“Victim of Love” is another blues track with David front and center. This almost sounds like it could have fit nicely on their next album “Slide it In” with tone and sonics. The music though is a little muted as David is really the showcase and the guitar solo is a little too short. It isn’t the best song on the album, but it isn’t the worst either…kinda lies somewhere in the middle.
And now we get a classic Whitesnake song…although the real classic version didn’t come out until the re-recording of the song for the ‘1987’ album. “Crying in the Rain” gets its first appearance here. This version isn’t as bombastic as the future one, but it is a little slower, a little dirtier and darker. And of course there is a killer guitar solo. All the elements are here of greatness and I have to say I find this version to be fascinating. It is a little more simple and very effective.
Side 2 kicks off with another early version of a Whitesnake classic. “Here I Go Again” is up in all its original glory. Again, this isn’t the song you know from the ‘1987’ album, this is another beast of its own. One of the big differences is no synthesizers on this one. It is Jon Lord’s organ instead. It kicks it off and gives it an almost church-like feel to it. It kicks in full force and doesn’t quite meet the energy of the latter version, but has its own feel and groove. Another big difference is the line “like a hobo, I was born to walk alone”. In the latter version, that “hobo” becomes a “drifter” and I have to say “drifter” sounds so much better. The hobo part is this song’s only fault. Again, this is not as bombastic as the re-recorded version, but doesn’t need to be.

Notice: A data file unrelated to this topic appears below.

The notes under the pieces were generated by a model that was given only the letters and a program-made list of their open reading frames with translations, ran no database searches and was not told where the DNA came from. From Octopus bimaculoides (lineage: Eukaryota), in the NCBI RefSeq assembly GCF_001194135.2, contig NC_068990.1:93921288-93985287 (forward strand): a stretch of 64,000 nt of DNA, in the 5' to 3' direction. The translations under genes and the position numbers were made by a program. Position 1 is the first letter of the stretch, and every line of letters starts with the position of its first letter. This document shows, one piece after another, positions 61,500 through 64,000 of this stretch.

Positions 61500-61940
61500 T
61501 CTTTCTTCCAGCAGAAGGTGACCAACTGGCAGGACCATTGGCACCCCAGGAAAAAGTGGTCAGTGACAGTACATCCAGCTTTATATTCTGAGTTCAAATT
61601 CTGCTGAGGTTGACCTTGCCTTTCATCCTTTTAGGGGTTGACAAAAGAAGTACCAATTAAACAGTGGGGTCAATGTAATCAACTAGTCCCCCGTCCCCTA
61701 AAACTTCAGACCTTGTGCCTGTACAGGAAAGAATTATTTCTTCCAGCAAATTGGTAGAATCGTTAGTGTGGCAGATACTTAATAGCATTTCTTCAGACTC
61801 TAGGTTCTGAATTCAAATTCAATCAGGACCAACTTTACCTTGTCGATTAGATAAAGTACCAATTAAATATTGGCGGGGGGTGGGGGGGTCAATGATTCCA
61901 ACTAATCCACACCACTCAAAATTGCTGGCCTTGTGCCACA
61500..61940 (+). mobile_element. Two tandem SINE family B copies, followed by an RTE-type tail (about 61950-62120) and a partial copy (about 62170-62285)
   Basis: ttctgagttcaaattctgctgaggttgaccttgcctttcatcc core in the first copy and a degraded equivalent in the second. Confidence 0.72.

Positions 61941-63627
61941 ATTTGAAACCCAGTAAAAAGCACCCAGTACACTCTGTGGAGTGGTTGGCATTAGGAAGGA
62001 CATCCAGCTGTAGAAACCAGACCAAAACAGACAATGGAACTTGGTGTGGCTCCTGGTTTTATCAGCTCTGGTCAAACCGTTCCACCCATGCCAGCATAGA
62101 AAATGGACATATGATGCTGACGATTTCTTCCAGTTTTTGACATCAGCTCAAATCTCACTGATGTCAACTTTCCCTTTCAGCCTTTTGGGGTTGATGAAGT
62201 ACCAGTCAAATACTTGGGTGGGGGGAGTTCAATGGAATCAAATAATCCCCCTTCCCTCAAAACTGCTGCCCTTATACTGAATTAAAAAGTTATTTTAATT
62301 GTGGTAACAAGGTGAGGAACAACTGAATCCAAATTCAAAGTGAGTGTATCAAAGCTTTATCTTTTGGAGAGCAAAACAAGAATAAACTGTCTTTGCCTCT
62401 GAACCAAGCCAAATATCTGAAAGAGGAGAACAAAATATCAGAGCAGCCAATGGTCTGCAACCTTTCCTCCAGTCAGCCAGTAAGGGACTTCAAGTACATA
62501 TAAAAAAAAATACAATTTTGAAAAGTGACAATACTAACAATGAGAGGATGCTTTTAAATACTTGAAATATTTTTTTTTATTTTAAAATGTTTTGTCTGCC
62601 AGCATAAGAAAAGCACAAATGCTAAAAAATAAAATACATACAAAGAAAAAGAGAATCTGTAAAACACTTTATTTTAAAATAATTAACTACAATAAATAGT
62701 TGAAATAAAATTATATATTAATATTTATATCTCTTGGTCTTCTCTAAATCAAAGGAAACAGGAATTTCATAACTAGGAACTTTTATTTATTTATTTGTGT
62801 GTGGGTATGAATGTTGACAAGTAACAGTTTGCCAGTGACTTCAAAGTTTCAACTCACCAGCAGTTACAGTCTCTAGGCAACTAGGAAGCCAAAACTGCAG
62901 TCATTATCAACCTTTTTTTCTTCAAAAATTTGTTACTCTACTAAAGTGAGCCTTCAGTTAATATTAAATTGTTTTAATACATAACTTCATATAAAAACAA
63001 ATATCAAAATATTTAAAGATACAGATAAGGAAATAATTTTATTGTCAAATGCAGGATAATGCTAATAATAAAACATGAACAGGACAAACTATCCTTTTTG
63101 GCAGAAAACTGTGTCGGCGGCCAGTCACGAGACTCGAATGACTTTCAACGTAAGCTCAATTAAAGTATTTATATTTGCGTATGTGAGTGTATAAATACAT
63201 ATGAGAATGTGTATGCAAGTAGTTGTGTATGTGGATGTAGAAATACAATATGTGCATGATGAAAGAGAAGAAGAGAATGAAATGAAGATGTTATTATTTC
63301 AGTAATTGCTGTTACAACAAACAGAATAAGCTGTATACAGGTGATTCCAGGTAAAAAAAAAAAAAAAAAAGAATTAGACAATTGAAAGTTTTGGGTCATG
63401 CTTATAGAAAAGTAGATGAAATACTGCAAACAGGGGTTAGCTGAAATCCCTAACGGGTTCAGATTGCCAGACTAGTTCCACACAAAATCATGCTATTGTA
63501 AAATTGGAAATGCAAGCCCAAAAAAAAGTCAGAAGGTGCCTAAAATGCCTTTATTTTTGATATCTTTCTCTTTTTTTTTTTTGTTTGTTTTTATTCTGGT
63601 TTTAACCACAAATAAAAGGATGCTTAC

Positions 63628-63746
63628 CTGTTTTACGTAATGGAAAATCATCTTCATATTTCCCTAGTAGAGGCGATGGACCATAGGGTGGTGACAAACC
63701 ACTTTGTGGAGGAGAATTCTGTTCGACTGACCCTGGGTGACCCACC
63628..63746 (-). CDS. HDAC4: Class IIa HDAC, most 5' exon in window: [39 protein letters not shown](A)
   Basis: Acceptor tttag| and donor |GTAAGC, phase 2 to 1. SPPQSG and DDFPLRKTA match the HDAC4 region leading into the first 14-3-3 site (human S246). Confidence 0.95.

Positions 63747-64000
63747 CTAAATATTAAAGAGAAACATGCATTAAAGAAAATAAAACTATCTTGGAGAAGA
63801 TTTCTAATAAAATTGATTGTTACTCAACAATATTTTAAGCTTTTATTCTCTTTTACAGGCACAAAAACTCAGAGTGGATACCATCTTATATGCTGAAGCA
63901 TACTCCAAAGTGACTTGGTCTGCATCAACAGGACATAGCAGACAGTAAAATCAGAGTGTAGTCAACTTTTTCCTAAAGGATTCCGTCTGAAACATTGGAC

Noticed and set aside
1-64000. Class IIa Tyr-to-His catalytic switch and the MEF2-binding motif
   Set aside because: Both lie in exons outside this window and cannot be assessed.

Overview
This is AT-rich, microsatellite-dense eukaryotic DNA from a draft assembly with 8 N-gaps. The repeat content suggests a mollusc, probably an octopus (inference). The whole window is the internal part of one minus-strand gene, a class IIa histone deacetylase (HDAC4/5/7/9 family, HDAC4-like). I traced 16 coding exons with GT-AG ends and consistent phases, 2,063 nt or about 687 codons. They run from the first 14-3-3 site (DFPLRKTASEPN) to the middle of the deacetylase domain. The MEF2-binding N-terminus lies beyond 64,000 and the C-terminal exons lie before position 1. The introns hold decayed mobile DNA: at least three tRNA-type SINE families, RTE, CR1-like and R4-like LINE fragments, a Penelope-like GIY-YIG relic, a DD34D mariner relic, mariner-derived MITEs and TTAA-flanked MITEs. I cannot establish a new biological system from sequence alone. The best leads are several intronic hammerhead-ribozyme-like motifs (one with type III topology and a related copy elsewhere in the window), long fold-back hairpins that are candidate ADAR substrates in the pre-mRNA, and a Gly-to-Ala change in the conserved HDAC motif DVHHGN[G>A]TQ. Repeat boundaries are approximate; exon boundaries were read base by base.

“Love An’ Affection” is up next and gives us a bluesy little track. It is a little clunky of a song and nothing about it really takes off to make it stand out. A little bland with the exception of a short solo by Jon Lord.
Not to different from the previous song “Rock An’ Roll Angels” treads along the same path. The song is a little looser and a little more upbeat and fun, but starting to feel like filler and not enough killer in it to make it stand out.
“Dancing Girls” picks it back up and saves this side for me. More fun than the previous two tracks and David sounds like he is having fun again. Listen to Jon Lord on this one, he is killing it and gets a stellar solo as well. David though slays as well. I love the chorus and how they chop it up and it makes it catchy and engaging.